It's up to you which MK to use. Here I will tell you about a little trick, about which for some reason they forget. And it allows you to save the legs of the microcontroller, which on some boards is already not enough. And this trick is called logic. Not the one that happens to be female, but the one that starts at 74HC. We are specifically interested in the 74HC164. This is a shift register. It works quite simply. He has legs Data, Clock, Reset and conclusions. Through Data and Clock, we sequentially transmit 8 bits, which the register simultaneously outputs to conclusions. And with the help of Reset, you can set all the outputs to 0. Actually we connect the Enable accelerometer legs to this microcircuit and with the help of one microcircuit we control eight accelerometers. But we only need five, so the remaining two can be occupied by LEDs. It will be a beautiful highlight. But there is a bug here: when we reset the microcircuit, 0. will be written in the “bit of LEDs”. And since we are writing data rather quickly, this blinking will look like a decrease in brightness, which can make the engineer nervous. Actually, the general block diagram of the glove will look like this:

When programming, you must also remember that the microcircuit will be selected when there is a logical zero on the Enable leg (aka CS). So in order to select the second accelerometer, it will be necessary to write in the register not 01000000, but 10111111.


Data exchange with the accelerometer occurs as follows:
0 bit - R / W bit. If 1, then we read the data, if 0, then we write to the sensor.
1-7 bit - The address of the register with which we are going to work.
8-15 bit - Data that we write in the register. If we read, then the accelerometer will simply ignore them.

If everything is clear with this, then for a start we read the register WHO_AM_I. This register can only be read and its default value can be found in the datasheet. For our accelerometer, this register is located at 0x0F, and the default value is 0x3B. That is, we send 0x8F first to the accelerometer, then any 8 bits, and 0x3B should be considered. If you read something else, then somewhere a jamb. Either in soldering, or sending the wrong data, or overheating the chip during soldering. Maybe the speed is too high. And do not forget to pull the CS leg to the ground and return it back. If you have received the correct data, then you can be congratulated - it remains to solder only 4 sensors. You get the following picture:

After sealing all five sensors (one for each finger), we attach them to the glove. I used hot glue for this. This is what happened:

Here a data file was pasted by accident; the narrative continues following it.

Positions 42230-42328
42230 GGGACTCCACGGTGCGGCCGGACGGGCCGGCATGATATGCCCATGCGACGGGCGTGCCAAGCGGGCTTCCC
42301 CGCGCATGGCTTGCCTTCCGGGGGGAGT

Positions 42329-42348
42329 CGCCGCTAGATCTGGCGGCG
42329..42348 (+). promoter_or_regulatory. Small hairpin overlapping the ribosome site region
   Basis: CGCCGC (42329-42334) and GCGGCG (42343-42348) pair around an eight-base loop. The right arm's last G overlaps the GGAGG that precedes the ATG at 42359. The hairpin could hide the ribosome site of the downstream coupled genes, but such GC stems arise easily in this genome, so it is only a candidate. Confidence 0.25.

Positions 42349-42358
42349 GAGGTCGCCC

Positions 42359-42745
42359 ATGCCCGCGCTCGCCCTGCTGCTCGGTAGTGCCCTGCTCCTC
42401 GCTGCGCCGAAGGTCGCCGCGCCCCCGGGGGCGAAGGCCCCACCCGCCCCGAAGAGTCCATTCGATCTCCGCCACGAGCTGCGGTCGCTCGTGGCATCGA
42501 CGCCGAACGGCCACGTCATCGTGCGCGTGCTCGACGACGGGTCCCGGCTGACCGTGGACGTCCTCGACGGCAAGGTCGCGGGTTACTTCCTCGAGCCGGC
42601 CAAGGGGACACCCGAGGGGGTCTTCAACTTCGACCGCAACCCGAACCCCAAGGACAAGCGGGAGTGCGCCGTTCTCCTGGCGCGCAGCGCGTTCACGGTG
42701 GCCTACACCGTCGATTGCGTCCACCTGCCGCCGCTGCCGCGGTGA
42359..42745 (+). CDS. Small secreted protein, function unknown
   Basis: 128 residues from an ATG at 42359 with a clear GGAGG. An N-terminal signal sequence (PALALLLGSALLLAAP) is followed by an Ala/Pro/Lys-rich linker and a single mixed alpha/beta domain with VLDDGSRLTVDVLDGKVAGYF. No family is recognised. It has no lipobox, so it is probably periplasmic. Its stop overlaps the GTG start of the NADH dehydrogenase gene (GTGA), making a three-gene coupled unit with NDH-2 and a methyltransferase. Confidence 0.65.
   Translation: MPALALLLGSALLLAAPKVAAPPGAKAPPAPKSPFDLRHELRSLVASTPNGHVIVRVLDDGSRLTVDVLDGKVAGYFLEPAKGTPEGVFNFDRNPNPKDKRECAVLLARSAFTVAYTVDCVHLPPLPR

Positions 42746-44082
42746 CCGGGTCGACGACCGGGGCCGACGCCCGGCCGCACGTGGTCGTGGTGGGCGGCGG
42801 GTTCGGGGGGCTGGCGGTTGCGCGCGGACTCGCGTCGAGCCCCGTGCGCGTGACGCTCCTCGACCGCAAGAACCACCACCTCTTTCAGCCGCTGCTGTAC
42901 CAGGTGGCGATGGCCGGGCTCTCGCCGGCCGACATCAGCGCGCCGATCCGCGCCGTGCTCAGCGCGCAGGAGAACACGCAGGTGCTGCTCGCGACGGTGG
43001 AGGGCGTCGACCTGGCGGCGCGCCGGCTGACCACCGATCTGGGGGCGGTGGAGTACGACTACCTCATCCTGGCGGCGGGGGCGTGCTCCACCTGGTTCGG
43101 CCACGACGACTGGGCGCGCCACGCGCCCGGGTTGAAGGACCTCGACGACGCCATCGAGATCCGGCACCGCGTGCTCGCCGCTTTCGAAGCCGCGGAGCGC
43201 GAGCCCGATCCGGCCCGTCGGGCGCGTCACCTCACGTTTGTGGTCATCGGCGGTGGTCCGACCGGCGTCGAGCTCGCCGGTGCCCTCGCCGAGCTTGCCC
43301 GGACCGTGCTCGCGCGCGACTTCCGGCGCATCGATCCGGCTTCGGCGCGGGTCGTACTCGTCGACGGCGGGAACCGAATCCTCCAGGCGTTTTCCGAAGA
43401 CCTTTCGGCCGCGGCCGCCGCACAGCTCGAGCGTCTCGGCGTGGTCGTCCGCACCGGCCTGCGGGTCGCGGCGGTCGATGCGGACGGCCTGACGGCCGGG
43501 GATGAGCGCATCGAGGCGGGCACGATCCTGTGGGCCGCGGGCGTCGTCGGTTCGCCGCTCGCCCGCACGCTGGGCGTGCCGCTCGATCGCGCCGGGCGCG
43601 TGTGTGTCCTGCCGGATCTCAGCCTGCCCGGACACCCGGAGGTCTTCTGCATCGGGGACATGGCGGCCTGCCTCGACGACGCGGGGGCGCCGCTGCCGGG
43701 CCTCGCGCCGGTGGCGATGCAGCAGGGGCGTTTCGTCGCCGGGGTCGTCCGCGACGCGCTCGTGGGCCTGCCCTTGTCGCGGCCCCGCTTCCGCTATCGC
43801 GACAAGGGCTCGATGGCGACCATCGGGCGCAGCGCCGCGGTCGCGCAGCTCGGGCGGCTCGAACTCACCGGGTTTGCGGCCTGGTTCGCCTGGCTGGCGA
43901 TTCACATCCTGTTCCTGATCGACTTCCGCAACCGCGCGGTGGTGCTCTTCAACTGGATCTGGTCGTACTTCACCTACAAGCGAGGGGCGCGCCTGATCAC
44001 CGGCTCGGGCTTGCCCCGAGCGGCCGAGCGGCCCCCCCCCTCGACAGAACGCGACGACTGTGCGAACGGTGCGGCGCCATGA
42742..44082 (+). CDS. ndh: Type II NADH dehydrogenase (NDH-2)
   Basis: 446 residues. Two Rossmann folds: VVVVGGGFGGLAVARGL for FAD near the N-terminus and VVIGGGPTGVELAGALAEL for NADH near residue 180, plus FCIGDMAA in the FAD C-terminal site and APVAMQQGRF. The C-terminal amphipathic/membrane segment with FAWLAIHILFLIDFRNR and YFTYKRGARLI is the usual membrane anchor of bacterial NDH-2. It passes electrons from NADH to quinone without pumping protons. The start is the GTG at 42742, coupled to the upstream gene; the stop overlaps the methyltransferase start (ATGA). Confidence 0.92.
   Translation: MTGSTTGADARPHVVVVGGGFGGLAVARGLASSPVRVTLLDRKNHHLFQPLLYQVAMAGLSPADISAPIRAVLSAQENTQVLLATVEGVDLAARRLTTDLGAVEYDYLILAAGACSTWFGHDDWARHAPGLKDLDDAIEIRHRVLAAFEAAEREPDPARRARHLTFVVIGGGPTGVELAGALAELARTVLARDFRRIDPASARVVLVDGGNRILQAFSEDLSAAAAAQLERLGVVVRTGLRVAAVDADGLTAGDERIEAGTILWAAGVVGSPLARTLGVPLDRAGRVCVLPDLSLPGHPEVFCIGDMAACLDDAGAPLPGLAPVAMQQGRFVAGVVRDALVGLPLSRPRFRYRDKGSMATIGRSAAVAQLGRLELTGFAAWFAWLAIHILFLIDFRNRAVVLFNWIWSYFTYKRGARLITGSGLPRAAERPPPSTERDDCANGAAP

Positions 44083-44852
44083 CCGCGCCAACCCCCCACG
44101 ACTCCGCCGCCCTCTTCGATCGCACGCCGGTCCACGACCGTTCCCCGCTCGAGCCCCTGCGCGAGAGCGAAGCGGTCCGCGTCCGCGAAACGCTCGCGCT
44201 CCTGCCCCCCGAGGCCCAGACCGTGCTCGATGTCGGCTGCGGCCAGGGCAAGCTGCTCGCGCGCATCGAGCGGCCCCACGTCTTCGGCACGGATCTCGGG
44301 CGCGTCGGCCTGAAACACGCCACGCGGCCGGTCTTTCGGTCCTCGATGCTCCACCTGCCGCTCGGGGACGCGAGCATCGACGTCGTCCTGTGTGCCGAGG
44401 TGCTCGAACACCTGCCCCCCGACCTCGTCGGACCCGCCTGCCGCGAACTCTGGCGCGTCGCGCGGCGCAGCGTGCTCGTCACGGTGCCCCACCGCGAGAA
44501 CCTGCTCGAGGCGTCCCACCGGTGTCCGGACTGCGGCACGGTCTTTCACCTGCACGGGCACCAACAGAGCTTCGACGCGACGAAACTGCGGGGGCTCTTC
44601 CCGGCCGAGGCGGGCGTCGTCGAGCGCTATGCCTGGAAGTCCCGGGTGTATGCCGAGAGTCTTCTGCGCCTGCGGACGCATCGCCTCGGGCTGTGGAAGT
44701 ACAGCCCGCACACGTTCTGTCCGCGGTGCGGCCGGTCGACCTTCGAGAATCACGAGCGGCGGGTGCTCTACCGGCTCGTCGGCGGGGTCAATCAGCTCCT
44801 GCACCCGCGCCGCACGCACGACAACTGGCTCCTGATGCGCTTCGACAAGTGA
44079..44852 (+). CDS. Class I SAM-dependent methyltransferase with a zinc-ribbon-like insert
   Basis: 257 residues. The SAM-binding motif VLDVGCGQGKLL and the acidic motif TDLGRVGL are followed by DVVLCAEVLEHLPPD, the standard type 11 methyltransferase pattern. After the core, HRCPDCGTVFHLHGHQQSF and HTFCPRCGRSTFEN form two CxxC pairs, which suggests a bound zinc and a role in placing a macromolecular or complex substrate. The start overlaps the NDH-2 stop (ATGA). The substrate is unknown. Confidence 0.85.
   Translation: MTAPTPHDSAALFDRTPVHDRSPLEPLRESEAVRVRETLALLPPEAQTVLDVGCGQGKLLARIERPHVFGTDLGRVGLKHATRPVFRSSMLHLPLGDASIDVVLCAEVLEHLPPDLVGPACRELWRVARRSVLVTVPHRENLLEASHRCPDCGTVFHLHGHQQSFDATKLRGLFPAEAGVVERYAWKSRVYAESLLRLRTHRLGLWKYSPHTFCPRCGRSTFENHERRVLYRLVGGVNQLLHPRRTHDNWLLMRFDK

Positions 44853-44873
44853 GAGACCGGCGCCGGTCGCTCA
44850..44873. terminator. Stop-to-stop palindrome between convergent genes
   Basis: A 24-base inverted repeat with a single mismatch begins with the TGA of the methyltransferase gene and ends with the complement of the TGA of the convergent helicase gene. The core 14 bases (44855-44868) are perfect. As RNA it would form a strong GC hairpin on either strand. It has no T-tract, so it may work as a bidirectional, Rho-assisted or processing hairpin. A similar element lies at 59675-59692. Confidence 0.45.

In order for us to start receiving any data from the microcircuit, it must be turned on. To do this, set the BOOT bit of the CTRL_REG2 register to a unit and write 0xC7 to the CTRL_REG1 register. The first is a reboot of the accelerometer, and the second is the output of the sensor from the power saving mode, the setting of the sampling frequency of 400Hz, and the inclusion of all three axes.
All data from the x, y, and z axes is written into registers with addresses 0x29, 0x2B, and 0x2D, ​​respectively. In order to get the data, we just read it and that’s it (do not forget that if we read, then 0bit of the first sending is 1). Here's another “if” with a catch: if you read the data, and there are solid zeros, and the code is definitely working and correct, then look carefully at the name of your accelerometers. There may be not LIS331DL, but LIS331DLH. What does this letter give? And the sensor is now 16-bit, so also with a lot of settings. Because of this, the addresses of the registers are changing. I killed 4 hours to find this jamb, no less. It was a shame. But suppose you did everything right. Then you get such trash in the terminal:

I doubt that such accelerations act on the accelerometer peacefully lying on the table. Probably the whole thing is interference. No, well, what did we want for 30 rubles? We will have to somehow get rid of them. For this we need a filter. The easiest way to implement it is software (inside the sensor it seems like there is a filter, but for some reason it didn’t work for me). It looks ugly simply: new value = old value + measured value * coefficient. It is clear that the cutoff frequency depends on the coefficient that you need to choose for your own tasks.

Gesture definition

In the simplest case, you can just look at the sign of the number that we have accepted. Get an array of five fingers, and send this array to the computer. Like, if the finger is bent, then 1, and if it is straightened, then 0. For example, 11011. This is exactly what was implemented in the first glove, because more was not required. But it is quite realistic to determine the angle of inclination. To do this, we simply take the arctangent of the ratio of accelerations along two axes and get the angle of inclination along the plane in which these axes lie. Having done this for three pairs of axes, we can find the tilt angles along three axes and restore the position of the sensor in three-dimensional space. But, I think, nobody will need it. Not even because the task will not require it, but because for such tasks you need to use a six-axis sensor (accelerometer + gyroscope) or even better nine-axis (accelerometer + gyroscope + magnetometer).


I hope that those who wanted to collect something like this article will help. I would have helped at that time. Now we have already won one competition with this glove, and even made a new glove on nine-axis sensors, with which we won on the other. True, I’ll tell you in secret that the magnetometer didn’t work for me, but nobody knows about it. The glove works pretty well even without it, so I'd rather buy cheaper six-axis sensors. Now contests are not expected in the near future, so I will try to write the second article about the 3d scanner, as I promised.

PS I forgot to actually attach the board layout for the sensor:
Board in SprintLayout